Ireland – New Policies on PAYE, Work-Days for Short-Term Business Visitors
Ireland–PAYE Policies, ST Business Visitor Work-Days
Irish Revenue has issued eBrief No. 121/20 which further simplifies the employment tax compliance requirements in respect of Short-Term Business Visitors (“STBVS”) into Ireland. The policy shifts in the eBrief mean that (i) this change simplifies the reporting requirements in Ireland for inbound STBVs, and also aligns the domestic law position with that of the double taxation agreement and (ii) a reduction in administration associated with tracking and the risk that an STBV from a non-DTA country triggers an Irish PAYE obligation.
The Irish Revenue has issued eBrief No. 121/20 which further simplifies the employment tax compliance requirements in respect of Short-Term Business Visitors (“STBVS”) into Ireland.1 With effect from 1 January 2020, for the purposes of determining whether an Irish PAYE obligation exists for STBVs into Ireland, the nature of the duties being performed by the employee are no longer a consideration.
In the same eBrief, Revenue has provided a long-awaited update in respect of the rules for STBVs coming into Ireland from countries with which Ireland does not have a Double Taxation Agreement “DTA”. From 1 January 2018, it had been necessary to consider whether an individual performed more than 30 work-days in the state across cumulative/multiple tax years; however under the new guidance, and with retrospective effect from 1 January 2020, each Irish tax year (i.e., calendar year) can now been considered in isolation. This aligns with the recent change for those coming from countries with which Ireland has a DTA.
WHY THIS MATTERS
Update in Respect of STBVs from DTA Countries
This change simplifies the reporting requirements in Ireland for inbound STBVs, and also aligns the domestic law position with that of the DTA – in the past there was conflict in some instances.
Update in Respect of STBVs from non-DTA Countries
As well as reducing the administration associated with tracking employees’ presence in Ireland over consecutive/multiple years, this change should reduce the risk that an STBV from a non-DTA country triggers an Irish PAYE obligation.
The policy shift whereby Revenue will no longer consider the nature of the duties being performed by the employee represents a significant deviation from the eBrief issued in 2017 which introduced the “integral” concept into the Irish STBV guidance. (For related coverage, see the following issues of GMS Flash Alert: 2019-186 (19 December 2019).) The “integral” concept was closely aligned to the OECD’s “economic employer” approach, meaning it was often necessary to consider an employee’s role in Ireland on a case-by-case basis when considering whether there was an obligation to apply Irish PAYE, or whether dispensation could be sought. The removal of the “integral” concept means that the legal employer is simply considered when applying the Employment Income article of the DTA and by extension, the position under Irish domestic law.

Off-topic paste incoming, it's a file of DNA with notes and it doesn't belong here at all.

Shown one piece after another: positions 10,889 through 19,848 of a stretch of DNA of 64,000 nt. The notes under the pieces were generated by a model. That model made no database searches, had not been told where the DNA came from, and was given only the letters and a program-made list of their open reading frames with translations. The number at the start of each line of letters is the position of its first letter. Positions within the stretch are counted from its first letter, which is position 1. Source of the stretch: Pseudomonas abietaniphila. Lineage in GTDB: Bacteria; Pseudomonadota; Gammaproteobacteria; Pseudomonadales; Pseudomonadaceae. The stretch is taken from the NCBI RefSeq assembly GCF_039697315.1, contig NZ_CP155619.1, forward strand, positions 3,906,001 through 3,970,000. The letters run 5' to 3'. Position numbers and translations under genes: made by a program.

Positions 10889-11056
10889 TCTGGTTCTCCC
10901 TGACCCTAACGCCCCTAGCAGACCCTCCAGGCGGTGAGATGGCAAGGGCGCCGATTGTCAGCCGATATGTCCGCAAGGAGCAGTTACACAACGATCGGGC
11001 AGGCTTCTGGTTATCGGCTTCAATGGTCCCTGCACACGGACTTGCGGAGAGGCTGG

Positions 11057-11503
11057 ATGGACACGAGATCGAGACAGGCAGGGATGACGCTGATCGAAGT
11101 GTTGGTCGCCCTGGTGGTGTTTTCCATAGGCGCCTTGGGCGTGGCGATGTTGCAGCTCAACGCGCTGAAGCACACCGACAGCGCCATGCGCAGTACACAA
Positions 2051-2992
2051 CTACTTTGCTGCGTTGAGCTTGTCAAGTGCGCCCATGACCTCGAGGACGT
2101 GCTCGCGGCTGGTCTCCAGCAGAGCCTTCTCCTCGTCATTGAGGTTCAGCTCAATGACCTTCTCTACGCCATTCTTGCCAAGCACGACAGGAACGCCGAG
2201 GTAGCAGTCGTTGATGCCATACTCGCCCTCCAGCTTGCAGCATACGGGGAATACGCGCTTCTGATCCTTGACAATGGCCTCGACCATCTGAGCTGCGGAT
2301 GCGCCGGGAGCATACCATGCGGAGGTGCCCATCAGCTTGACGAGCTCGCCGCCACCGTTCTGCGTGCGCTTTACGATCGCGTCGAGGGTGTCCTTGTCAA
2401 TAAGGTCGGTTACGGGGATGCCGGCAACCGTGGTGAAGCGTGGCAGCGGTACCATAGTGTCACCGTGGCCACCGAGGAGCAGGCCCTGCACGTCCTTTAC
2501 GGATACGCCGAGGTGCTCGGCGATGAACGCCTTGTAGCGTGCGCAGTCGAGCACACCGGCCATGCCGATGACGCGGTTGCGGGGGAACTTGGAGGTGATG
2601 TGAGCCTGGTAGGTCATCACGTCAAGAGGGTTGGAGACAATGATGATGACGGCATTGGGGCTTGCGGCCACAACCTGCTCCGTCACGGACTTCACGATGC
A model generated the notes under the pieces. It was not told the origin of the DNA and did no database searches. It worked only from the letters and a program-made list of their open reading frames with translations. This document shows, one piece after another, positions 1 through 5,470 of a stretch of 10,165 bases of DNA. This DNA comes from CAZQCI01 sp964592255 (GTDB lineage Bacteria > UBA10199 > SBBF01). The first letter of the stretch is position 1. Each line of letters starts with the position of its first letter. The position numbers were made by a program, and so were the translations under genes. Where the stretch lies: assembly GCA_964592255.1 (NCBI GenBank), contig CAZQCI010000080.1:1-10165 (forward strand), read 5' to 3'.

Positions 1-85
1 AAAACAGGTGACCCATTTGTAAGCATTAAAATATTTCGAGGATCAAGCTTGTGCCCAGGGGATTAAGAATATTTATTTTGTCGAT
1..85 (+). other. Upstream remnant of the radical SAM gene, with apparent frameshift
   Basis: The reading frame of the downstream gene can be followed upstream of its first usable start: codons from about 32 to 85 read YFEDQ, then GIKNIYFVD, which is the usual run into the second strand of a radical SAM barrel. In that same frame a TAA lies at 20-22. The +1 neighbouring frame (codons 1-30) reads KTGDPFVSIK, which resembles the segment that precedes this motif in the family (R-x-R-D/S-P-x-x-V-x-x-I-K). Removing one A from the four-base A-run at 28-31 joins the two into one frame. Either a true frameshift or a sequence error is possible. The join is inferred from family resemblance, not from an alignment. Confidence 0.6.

What Does This Mean?
From 1 January 2020, only the following conditions now need to be met when getting dispensation to release the obligation to operate Irish PAYE:
- Visitor from a country with which Ireland has a DTA;
- More than 60 Irish work-days but less than 183 days in the state in either the fiscal year (or a 12-month rolling period depending on the relevant DTA);
- Not Irish tax resident;
- Employed and paid by a foreign employer;
- The costs are not recharged to a permanent establishment in Ireland (nor an Irish branch/subsidiary).2
Note that the position is unchanged for those present in Ireland for 60 or fewer work-days in a tax year – “integral” was not in this scenario. Provided the DTA conditions are met, there is automatically no obligation to operate PAYE in such instances, i.e., obtaining clearance is not necessary.
1 For the eBrief, see: https://www.revenue.ie/en/tax-professionals/ebrief/2020/no-1212020.aspx.
2 Note that Revenue has confirmed that a management recharge (with a mark-up) is not considered to be a recharge of costs for these purposes (bottom of page 20 – https://www.revenue.ie/en/tax-professionals/tdm/income-tax-capital-gains-tax-corporation-tax/part-42/42-04-65.pdf).
The information contained in this newsletter was submitted by the KPMG International member firm in Ireland.
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